A new analysis document shows how much sicker an influenza infection can make patients who have been hospitalized with heart failure (HF), providing a further argument for routinely offering flu vaccination to patients with HF after admission or in the community.
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Most of the 1.4 million pregnant women with HIV who received Antiretroviral Therapy in 2016 were given an EFV-based regimen, in line with World Health Organization recommendations, according to the researchers. While a number of studies found no increased risk following EFV exposure during the first trimester, case reports of birth defects – in particular, neural tube defects – and two small US studies reporting an increased risk associated with first-trimester use, prompted the current pooled analysis which suggests that EFV is at least as safe as other ART drugs currently recommended for antenatal use.
A group of microbes called chemolithoautotrophs consumes CO 2 through their natural metabolism, spitting out small organic molecules as a byproduct. A new concept developed by Pascal Saikaly and his team at KAUST shows that these microbes could be enlisted to convert industrial CO 2 emissions into valuable chemicals.
Researchers report that the fungus Candida albicans can cross the blood-brain barrier and trigger an inflammatory response that results in the formation of granuloma-type structures and temporary mild memory impairments in mice. They have also found Amyloid precursor proteins which are typically present in the plaques of Alzheimer's disease.
The effect of exercise on health is profound. It can protect you from a range of conditions, including heart disease, type 2 diabetes, and some cancers. But the type and amount of exercise you should do changes as you age. To ensure that you are doing the right type of exercise for your age, follow this simple guide.
In a new NPR podcast, Kathleen Clifford and Dr. William Bolinger of St. Luke’s discuss palliative care for late-stage cancer patients with Idaho Matters on November 1, 2018.
Millions of Americans hear ringing in their ears — a condition called tinnitus — but a new study shows an experimental device could help quiet the phantom sounds by targeting unruly nerve activity in the brain.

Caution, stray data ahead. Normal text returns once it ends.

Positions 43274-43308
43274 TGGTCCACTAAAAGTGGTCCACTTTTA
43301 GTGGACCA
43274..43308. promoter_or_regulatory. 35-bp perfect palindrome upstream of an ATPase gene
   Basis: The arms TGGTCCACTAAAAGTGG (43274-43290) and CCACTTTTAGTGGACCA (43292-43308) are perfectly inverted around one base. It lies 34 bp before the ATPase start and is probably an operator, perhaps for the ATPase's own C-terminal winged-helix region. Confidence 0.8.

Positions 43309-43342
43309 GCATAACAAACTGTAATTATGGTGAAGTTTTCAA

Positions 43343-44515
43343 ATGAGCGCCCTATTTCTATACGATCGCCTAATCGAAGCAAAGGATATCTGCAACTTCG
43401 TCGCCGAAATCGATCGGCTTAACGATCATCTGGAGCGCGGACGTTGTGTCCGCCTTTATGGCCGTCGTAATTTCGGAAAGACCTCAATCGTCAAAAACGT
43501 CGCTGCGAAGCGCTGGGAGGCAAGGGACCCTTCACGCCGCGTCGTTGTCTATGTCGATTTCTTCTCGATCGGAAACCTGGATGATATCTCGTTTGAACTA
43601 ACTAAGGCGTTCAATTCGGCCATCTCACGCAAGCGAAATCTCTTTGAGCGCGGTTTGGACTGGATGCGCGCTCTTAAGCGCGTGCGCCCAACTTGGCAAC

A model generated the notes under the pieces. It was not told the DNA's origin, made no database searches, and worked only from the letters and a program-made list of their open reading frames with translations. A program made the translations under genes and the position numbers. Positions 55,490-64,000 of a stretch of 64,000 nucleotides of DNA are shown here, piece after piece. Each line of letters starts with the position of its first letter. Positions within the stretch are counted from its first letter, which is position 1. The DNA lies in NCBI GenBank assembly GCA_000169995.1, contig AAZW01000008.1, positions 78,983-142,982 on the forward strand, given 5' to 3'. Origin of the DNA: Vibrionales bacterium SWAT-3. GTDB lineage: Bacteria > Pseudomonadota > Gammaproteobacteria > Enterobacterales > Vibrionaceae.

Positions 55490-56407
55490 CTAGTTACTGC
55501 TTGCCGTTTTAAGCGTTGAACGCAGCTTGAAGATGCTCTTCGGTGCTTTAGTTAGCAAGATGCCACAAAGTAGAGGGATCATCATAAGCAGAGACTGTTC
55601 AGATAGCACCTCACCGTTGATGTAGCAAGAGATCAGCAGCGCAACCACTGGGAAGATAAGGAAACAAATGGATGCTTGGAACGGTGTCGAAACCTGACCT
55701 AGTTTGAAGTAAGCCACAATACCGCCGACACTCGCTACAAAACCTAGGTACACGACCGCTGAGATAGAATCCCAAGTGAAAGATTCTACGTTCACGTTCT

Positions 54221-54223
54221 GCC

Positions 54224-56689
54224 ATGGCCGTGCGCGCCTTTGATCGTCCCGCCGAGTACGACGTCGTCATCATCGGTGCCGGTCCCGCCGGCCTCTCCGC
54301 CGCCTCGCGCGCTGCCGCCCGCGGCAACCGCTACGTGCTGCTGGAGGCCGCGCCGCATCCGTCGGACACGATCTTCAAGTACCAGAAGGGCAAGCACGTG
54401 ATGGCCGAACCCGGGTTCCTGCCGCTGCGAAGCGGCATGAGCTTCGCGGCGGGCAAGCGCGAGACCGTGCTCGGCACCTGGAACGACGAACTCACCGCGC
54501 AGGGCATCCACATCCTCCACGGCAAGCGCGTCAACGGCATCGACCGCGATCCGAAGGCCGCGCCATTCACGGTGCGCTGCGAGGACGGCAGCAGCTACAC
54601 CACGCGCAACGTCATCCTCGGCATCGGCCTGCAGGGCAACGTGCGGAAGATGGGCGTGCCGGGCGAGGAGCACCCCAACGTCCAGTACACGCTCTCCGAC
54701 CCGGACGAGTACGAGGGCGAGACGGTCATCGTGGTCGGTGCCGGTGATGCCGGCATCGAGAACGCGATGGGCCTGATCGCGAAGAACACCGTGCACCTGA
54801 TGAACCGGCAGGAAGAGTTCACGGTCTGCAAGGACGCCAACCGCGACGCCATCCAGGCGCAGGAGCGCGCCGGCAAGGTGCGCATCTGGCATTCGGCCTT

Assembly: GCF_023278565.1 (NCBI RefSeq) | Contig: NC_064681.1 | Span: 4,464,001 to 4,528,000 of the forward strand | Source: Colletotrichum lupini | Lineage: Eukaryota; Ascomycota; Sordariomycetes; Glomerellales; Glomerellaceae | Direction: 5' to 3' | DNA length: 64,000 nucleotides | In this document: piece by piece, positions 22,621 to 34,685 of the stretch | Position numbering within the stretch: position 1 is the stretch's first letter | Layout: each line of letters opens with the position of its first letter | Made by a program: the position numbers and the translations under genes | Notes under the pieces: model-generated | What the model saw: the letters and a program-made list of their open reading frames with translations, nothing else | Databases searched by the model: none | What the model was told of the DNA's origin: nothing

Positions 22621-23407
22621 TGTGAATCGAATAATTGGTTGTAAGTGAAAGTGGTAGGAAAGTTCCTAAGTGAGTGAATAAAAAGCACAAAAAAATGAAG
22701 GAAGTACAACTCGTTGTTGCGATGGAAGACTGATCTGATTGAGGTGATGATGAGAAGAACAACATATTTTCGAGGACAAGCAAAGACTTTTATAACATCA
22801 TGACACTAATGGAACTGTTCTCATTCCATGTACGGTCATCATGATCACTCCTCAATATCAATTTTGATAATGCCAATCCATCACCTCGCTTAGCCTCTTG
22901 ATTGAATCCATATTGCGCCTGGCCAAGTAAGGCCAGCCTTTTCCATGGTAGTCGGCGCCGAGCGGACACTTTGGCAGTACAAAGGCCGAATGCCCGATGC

In the current issue of Family Medicine and Community Health (Volume 6,Number 4, 2018; DOI: https://doi.org/10.15212/FMCH.2018.0121, Mingliang Dai, Michael R. Peabody, Lars E. Peterson, Arch G. Mainous III of the American Board of Family Medicine, Lexington, KY 40511, USA, University of Florida, Department of Health Services Research, Management and Policy, Gainesville, FL, USA and University of Florida, Department of Community Health and Family Medicine, Gainesville, FL, USA consider how adherence to clinical guidelines is an integral part of the World Health Organization's Global Action Plan to reduce the impact of diabetes.
Cate Pelletier, MD, well remembers the day it all fell apart. It was late October, and she said one of the chief officers of Roxborough Memorial Hospital called to offer her a contract with Prime Healthcare, the company that owned the hospital if she would show up for her midnight shift.
PumpStart, a community service-learning program created by students at Boston University School of Medicine (BUSM), that teaches hands-only CPR to the general public, is effective for both teaching high school students a life-saving skill and providing medical students with an opportunity to engage in public health and medical education.
Pediatricians from Australia have developed and validated a simple risk-assessment score to help guide about antibiotic therapy for cellulitis in children. "Cellulitis is a frequently encountered disease, but there is no evidence-based guidance to determine which children with cellulitis should be treated with intravenous antibiotics versus which can be treated with oral antibiotics," Dr. Franz Babl of the University of Melbourne.